A friend of mine was telling me the other day about how his ex and the ex's new partner generously had him over for dinner, finishing the meal with a home-made cheesecake. "I hate to complain;" he said, "it was so lovely of them to cook me dinner... but that cheesecake! They made a low fat version with tofu, and they pretended it was regular cheesecake, and it was just awful!"

I like cheesecake. Alright, I LOVE cheesecake! And I've eaten some quite decent lowfat cheesecakes in my day, none of which involved tofu. My mother used to make one that I quite enjoyed; however, you could tell it was low-fat, because the large quantities of cottage cheese gave it a grainy quality. So when I made an impulse purchase of America's Test Kitchen Best-Ever Recipes at the check-out line at Berkeley Bowl Grocery and found a recipe in it for a delectable sounding light cheesecake, I was pretty excited. Although I get bored with their writing style, I appreciate the Test Kitchen/Cook's Illustrated's scientific approach to perfecting a recipe, and this one sounded like a winner. It wasn't long before I made the recipe. Results? A cheesecake for the ages. And if you decide to conceal its low-fat nature from your guests, I don't think any of them will go home and complain about how you tried to slip some tofu over on them!

One note: their recipe calls for straining low-fat yoghurt for 12 hours to make a concentrated "yoghurt cheese." I couldn't understand why they didn't just use Greek-style yoghurt, which is already strained, so that's what I did. (I especially like Fage brand, which is now made in up-state New York near my father-in-law's hometown.) The recipe below reflects this adaptation. If you choose to do it their way, strain 2 cups of lowfat yoghurt in a cheesecloth lined strainer over a bowl (make sure there is no pectin in the yoghurt!) for 12 hours, until you have 1 cup of yoghurt cheese.

p.s. I never did get around to making the strawberry topping - we liked the cake just fine straight up!

Light New York-Style Cheesecake with Strawberry Topping

Adapted from America's Test Kitchen Best-Ever Recipes

9 whole graham crackers (5 oz) broken into rough pieces, ground into fine even crumbs in food processor
4 TB (1/2 stick) unsalted butter, melted
1 TB sugar

1 lb 1% cottage cheese
1 lb light cream cheese, room temp (see note)
8 oz (1 cup) lowfat Greek yoghurt
1 1/2 cups (10.5 oz) sugar
1/4 tsp salt
1/2-1 tsp grated zest from 1 lemon
1 TB vanilla extract
3 large eggs, room temp
nonstick cooking spray

1 lb strawberries (about 1 qt) washed, dried, hulled, cut lengthwise into 1/4" wedges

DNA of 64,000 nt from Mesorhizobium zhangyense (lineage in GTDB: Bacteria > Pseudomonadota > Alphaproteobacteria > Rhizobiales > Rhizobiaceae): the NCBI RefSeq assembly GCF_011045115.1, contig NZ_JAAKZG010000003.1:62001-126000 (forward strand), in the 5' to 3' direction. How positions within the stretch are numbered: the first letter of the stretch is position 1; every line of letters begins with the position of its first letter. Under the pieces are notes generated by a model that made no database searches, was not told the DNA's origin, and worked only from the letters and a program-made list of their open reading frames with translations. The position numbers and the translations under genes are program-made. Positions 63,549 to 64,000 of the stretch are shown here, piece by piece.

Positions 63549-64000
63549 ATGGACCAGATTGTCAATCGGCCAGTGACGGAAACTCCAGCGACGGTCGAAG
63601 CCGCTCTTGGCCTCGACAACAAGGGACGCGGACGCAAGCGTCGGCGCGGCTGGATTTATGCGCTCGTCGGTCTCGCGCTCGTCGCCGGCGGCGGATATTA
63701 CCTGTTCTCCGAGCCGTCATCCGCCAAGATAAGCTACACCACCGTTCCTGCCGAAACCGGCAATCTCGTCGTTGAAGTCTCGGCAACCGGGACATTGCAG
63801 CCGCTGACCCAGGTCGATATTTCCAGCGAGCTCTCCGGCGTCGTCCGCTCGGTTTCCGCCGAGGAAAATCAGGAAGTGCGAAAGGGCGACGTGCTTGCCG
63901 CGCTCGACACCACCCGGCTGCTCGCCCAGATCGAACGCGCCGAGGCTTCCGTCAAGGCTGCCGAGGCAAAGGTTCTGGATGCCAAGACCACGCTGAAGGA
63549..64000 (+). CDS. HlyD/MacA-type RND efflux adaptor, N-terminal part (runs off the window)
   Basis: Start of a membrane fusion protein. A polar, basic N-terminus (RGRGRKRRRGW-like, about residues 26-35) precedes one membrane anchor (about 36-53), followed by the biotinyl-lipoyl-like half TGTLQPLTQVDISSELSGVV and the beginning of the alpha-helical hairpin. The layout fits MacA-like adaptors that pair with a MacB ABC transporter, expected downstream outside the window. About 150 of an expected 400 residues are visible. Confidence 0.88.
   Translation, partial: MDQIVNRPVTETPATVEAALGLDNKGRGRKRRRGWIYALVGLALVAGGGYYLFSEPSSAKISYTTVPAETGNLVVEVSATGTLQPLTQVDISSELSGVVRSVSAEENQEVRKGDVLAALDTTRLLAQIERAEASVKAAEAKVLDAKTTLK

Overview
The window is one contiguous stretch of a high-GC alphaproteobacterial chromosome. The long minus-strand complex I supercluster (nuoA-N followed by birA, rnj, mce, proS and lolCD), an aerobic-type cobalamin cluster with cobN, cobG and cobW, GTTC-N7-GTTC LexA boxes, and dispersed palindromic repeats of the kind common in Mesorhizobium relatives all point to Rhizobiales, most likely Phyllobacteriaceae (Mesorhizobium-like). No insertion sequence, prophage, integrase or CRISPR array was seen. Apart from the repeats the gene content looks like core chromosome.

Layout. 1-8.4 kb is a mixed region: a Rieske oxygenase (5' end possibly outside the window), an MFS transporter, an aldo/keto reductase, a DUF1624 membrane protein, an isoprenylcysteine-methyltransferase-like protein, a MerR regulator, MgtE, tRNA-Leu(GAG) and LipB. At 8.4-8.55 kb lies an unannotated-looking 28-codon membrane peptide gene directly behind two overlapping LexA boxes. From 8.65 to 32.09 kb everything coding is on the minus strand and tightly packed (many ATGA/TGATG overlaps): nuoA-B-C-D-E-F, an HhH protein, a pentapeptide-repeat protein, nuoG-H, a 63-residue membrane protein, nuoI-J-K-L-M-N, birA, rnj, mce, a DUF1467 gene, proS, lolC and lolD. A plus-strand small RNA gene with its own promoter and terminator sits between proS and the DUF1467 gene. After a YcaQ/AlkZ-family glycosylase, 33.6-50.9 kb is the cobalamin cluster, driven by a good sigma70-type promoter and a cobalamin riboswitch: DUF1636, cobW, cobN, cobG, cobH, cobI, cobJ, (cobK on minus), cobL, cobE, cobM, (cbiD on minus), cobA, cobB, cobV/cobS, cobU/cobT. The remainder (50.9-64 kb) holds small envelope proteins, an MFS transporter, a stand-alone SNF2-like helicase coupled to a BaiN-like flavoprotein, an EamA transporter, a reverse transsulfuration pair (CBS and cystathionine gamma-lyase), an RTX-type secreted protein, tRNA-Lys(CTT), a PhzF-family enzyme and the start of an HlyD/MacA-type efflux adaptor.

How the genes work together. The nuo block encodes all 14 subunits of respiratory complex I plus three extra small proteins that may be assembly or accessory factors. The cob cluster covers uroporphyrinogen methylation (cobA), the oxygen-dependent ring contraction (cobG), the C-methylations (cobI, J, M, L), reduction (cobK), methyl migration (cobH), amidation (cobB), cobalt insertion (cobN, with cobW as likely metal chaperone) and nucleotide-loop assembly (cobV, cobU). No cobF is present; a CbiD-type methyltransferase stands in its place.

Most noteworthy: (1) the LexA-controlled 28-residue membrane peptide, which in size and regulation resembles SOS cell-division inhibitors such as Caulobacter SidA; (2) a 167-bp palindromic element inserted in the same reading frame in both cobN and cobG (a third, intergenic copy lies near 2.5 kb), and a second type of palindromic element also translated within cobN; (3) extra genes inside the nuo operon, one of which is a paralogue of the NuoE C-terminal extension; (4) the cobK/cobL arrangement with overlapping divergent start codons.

1/4 c sugar
1 pinch salt
1/2 cup strawberry jam
1 TB lemon juice (from the lemon you've zested)

Notes: Okay, you know all these ingredients have to be organic, right? Especially the lemon! If you are using the zest (skin) of a fruit that's been sprayed with pesticides and/or wax in your cheesecake - yuck! On the light cream cheese: don't use fat-free cream cheese or tofu substitute - feh. That stuff has I-don't-know-what coagulant in it, and the consistency is foul. Light cream cheese is the stuff that usually comes whipped in a container; it's lower fat than Neufch√Ętel.

1. Take the eggs, cream cheese, yoghurt, and cottage cheese out of the refrigerator so they can come to room temperature.

2. Pre-heat your oven to 325 F, and put your rack in the middle position.

For the Crust:

3. In a medium bowl, combine the sugar and graham cracker crumbs, and stir in the melted butter until all is well combined. Press evenly into the bottom of a 9" springform pan, including over the joint where the top clasps the bottom.

4. Put the pan onto a baking sheet, and bake until the crust is fragrant and beginning to brown, 10-15 minutes. Cool on a wire rack. Raise the temperature to 500 degrees F.

For the Filling:

5. Meanwhile, line a strainer with a clean dish towel or several paper towels, and place it over a bowl or pan. Add the cottage cheese, and strain for 30 minutes.

6. Process the strained cottage cheese into your food processor until smooth, scraping down sides of processor as needed, about 1 minute.

7. Add the cream cheese and Greek yoghurt and process until smooth, 1 to 2 minutes, scraping down the sides of the bowl as needed.

8. Add the sugar, salt, lemon zest and vanilla, and process until smooth, about 1 minute, scraping the sides of the bowl as needed.

9. With the motor running, add 1 egg at a time and process until smooth.

10. Being careful not to disturb the baked crust, spray the exposed portions of the pan with cooking spray. Set the pan on the baking sheet and pour in the filling.

11. Bake for 10 minutes at 500 F. Without opening the door, reduce the temperature to 200 F, and continue to bake until the center of the cheesecake registers 150 F on an instant-read thermometer, about 1 1/2 hours. The center will be solid.

12. Transfer the cake onto a wire cooling rack, and run a paring knife around the edges of the cake to loosen. Cool at room temperature until barely warm, around 2 1/2 to 3 hours, running the knife around the edges about once an hour. Then wrap the cake up and refrigerate it.

For the Topping: